Farber's disease is a rare inherited condition involving the breakdown and use of fats in the body (lipid metabolism). In affected individuals, lipids accumulate abnormally in cells and tissues throughout the body, particularly around the joints. The deficiency of an enzyme is called ceramidase resulting in the harmful accumulation of certain chemicals in the body which causes damage and inflammation.
Three classic signs occur in Farber lipogranulomatosis: a hoarse voice or a weak cry, small lumps of fat under the skin and in other tissues (lipogranulomas), and swollen and painful joints. Affected individuals may also have difficulty breathing, an enlarged liver and spleen (hepatosplenomegaly), and developmental delay.
Researchers have described seven types of Farber lipogranulomatosis based on their characteristic features:
Type 1 is the most common, or classical, form of this condition and is associated with the classic signs of voice, skin, and joint problems that begin a few months after birth. Developmental delay and lung disease also commonly occur. Infants born with type 1 Farber lipogranulomatosis usually survive only into early childhood.
Types 2 and 3 generally have less severe signs and symptoms than the other types. Affected individuals have the three classic signs and usually do not have developmental delay. Children with these types of Farber lipogranulomatosis typically live into mid- to late childhood.
Types 4 and 5 are associated with severe neurological problems. Type 4 usually causes life-threatening health problems beginning in infancy due to massive lipid deposits in the liver, spleen, lungs, and immune system tissues. Children with this type typically do not survive past their first year of life. Type 5 is characterized by progressive decline in brain and spinal cord (central nervous system) function, which causes paralysis of the arms and legs (quadriplegia), seizures, loss of speech, involuntary muscle jerks (myoclonus), and developmental delay. Children with type 5 Farber lipogranulomatosis survive into early childhood.
Types 6 and 7 are very rare, and affected individuals have other associated disorders in addition to Farber lipogranulomatosis.
- hoarse voice or weak cry
- small lumps of fat under the skin and in other tissues (lipogranulomas)
- swollen and painful joints
- Joint swelling
- Limitation of joint mobility
- Short stature
- Psychomotor deterioration
- Subcutaneous nodules
- Failure to thrive
- Mental retardation
- Enlarged liver and spleen
- Painful joint swelling
- Joint deformity
- Breathing difficulty
- Failure to thrive
- Cherry-red macular spots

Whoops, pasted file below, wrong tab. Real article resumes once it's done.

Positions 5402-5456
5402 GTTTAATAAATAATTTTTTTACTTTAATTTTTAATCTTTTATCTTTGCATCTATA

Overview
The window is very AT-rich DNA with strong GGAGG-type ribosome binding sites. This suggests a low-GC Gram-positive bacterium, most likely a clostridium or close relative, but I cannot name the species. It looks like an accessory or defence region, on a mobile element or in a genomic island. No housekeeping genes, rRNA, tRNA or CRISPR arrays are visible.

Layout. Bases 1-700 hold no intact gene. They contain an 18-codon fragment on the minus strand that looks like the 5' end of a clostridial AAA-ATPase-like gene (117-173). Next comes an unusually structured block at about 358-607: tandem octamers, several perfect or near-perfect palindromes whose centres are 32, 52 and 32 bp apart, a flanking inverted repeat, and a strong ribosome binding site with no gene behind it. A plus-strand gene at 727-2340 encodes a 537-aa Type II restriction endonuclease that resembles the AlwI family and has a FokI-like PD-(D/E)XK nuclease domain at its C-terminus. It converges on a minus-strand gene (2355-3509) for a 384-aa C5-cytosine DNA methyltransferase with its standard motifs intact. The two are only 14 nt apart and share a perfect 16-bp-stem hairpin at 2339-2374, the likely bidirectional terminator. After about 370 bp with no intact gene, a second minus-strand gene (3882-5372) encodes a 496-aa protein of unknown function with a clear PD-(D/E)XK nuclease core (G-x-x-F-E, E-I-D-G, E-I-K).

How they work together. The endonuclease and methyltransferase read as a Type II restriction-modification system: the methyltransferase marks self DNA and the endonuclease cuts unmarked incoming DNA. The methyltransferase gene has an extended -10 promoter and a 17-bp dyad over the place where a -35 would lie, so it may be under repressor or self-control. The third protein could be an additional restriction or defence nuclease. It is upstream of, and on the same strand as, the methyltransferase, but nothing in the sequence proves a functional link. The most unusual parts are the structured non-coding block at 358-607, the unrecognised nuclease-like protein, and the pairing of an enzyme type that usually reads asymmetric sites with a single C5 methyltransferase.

- Eye granulomas
- Impaired deep tendon reflexes
- Impaired psychomotor development
This condition is caused by mutations in the ASAH1 gene and is inherited in an autosomal recessive manner. The ASAH1 gene provides instructions for making an enzyme called acid ceramidase. This enzyme is found in cell compartments called lysosomes, which digest and recycle materials. Acid ceramidase breaks down fats called ceramides into a fat called sphingosine and a fatty acid. These two breakdown products are recycled to create new ceramides for the body to use. Ceramides have several roles within cells. For example, they are a component of a fatty substance called myelin that insulates and protects nerve cells.
- Currently, there are no specific methods or guidelines to prevent Farber’s Disease genetic condition
- Genetic testing of the expecting parents (and related family members) and prenatal diagnosis (molecular testing of the fetus during pregnancy) may help in understanding the risks better during pregnancy
- If there is a family history of the condition, then genetic counseling will help assess risks, before planning for a child
- Active research is currently being performed to explore the possibilities for treatment and prevention of inherited and acquired genetic disorders
Normally, a case of Farber’s Disease is easily recognized from its distinct clinical presentations and on studying the family history. The 3 key features that are basically used to confirm the disease are:
- Sub-surface skin nodules (subcutaneous nodules)
- Joint deformities
- Hoarseness of voice
Nevertheless, differential diagnostic tests may be required to rule out other lysosomal storage deficiencies. Some of the exams and tests conducted include:
- Skin biopsy - the specimen is examined under a microscope by a pathologist to arrive at a definitive diagnosis
- Genetic analysis to detect abnormal gene
- Prenatal diagnosis (during pregnancy), using amniocentesis
- Blood tests, such as complete blood count
Many clinical conditions may have similar signs and symptoms. Your healthcare provider may perform additional tests to rule out other clinical conditions to arrive at a definitive diagnosis.
Most children with Farber disease die by age 2, usually from lung disease. In one of the most severe forms of the disease, an enlarged liver and spleen (hepatosplenomegaly) can be diagnosed soon after birth. Children born with this form of the disease usually die within 6 months.
There is no specific treatment for Farber disease. Corticosteroids may be prescribed to relieve pain. Bone marrow transplants may improve granulomas (small masses of inflamed tissue) on patients with little or no lung or nervous system complications. Older patients may have granulomas surgically reduced or removed.
Refer to research Publications.